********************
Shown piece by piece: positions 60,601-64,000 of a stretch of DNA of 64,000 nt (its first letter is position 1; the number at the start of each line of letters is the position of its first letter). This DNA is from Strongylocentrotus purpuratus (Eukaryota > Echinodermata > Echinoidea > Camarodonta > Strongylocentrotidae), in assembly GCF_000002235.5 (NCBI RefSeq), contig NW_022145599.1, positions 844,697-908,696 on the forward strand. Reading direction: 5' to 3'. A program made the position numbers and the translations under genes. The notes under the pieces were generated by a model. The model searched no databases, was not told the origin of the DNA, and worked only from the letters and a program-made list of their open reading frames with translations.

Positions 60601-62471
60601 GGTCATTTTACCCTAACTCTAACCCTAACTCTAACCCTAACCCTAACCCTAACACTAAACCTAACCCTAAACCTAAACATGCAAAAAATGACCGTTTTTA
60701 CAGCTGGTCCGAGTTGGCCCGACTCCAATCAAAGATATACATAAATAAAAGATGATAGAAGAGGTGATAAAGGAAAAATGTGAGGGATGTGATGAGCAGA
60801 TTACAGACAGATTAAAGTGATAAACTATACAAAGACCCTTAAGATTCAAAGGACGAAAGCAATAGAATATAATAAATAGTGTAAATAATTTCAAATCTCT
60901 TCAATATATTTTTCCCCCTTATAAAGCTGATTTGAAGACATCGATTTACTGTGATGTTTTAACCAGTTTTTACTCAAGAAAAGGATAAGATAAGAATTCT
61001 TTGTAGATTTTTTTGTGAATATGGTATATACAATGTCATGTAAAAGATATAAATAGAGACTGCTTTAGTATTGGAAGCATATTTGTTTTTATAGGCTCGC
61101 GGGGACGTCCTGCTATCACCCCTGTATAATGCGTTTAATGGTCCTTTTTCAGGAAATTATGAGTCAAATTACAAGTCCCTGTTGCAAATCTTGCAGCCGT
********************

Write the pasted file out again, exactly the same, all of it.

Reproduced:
Shown piece by piece: positions 60,601-64,000 of a stretch of DNA of 64,000 nt (its first letter is position 1; the number at the start of each line of letters is the position of its first letter). This DNA is from Strongylocentrotus purpuratus (Eukaryota > Echinodermata > Echinoidea > Camarodonta > Strongylocentrotidae), in assembly GCF_000002235.5 (NCBI RefSeq), contig NW_022145599.1, positions 844,697-908,696 on the forward strand. Reading direction: 5' to 3'. A program made the position numbers and the translations under genes. The notes under the pieces were generated by a model. The model searched no databases, was not told the origin of the DNA, and worked only from the letters and a program-made list of their open reading frames with translations.

Positions 60601-62471
60601 GGTCATTTTACCCTAACTCTAACCCTAACTCTAACCCTAACCCTAACCCTAACACTAAACCTAACCCTAAACCTAAACATGCAAAAAATGACCGTTTTTA
60701 CAGCTGGTCCGAGTTGGCCCGACTCCAATCAAAGATATACATAAATAAAAGATGATAGAAGAGGTGATAAAGGAAAAATGTGAGGGATGTGATGAGCAGA
60801 TTACAGACAGATTAAAGTGATAAACTATACAAAGACCCTTAAGATTCAAAGGACGAAAGCAATAGAATATAATAAATAGTGTAAATAATTTCAAATCTCT
60901 TCAATATATTTTTCCCCCTTATAAAGCTGATTTGAAGACATCGATTTACTGTGATGTTTTAACCAGTTTTTACTCAAGAAAAGGATAAGATAAGAATTCT
61001 TTGTAGATTTTTTTGTGAATATGGTATATACAATGTCATGTAAAAGATATAAATAGAGACTGCTTTAGTATTGGAAGCATATTTGTTTTTATAGGCTCGC
61101 GGGGACGTCCTGCTATCACCCCTGTATAATGCGTTTAATGGTCCTTTTTCAGGAAATTATGAGTCAAATTACAAGTCCCTGTTGCAAATCTTGCAGCCGT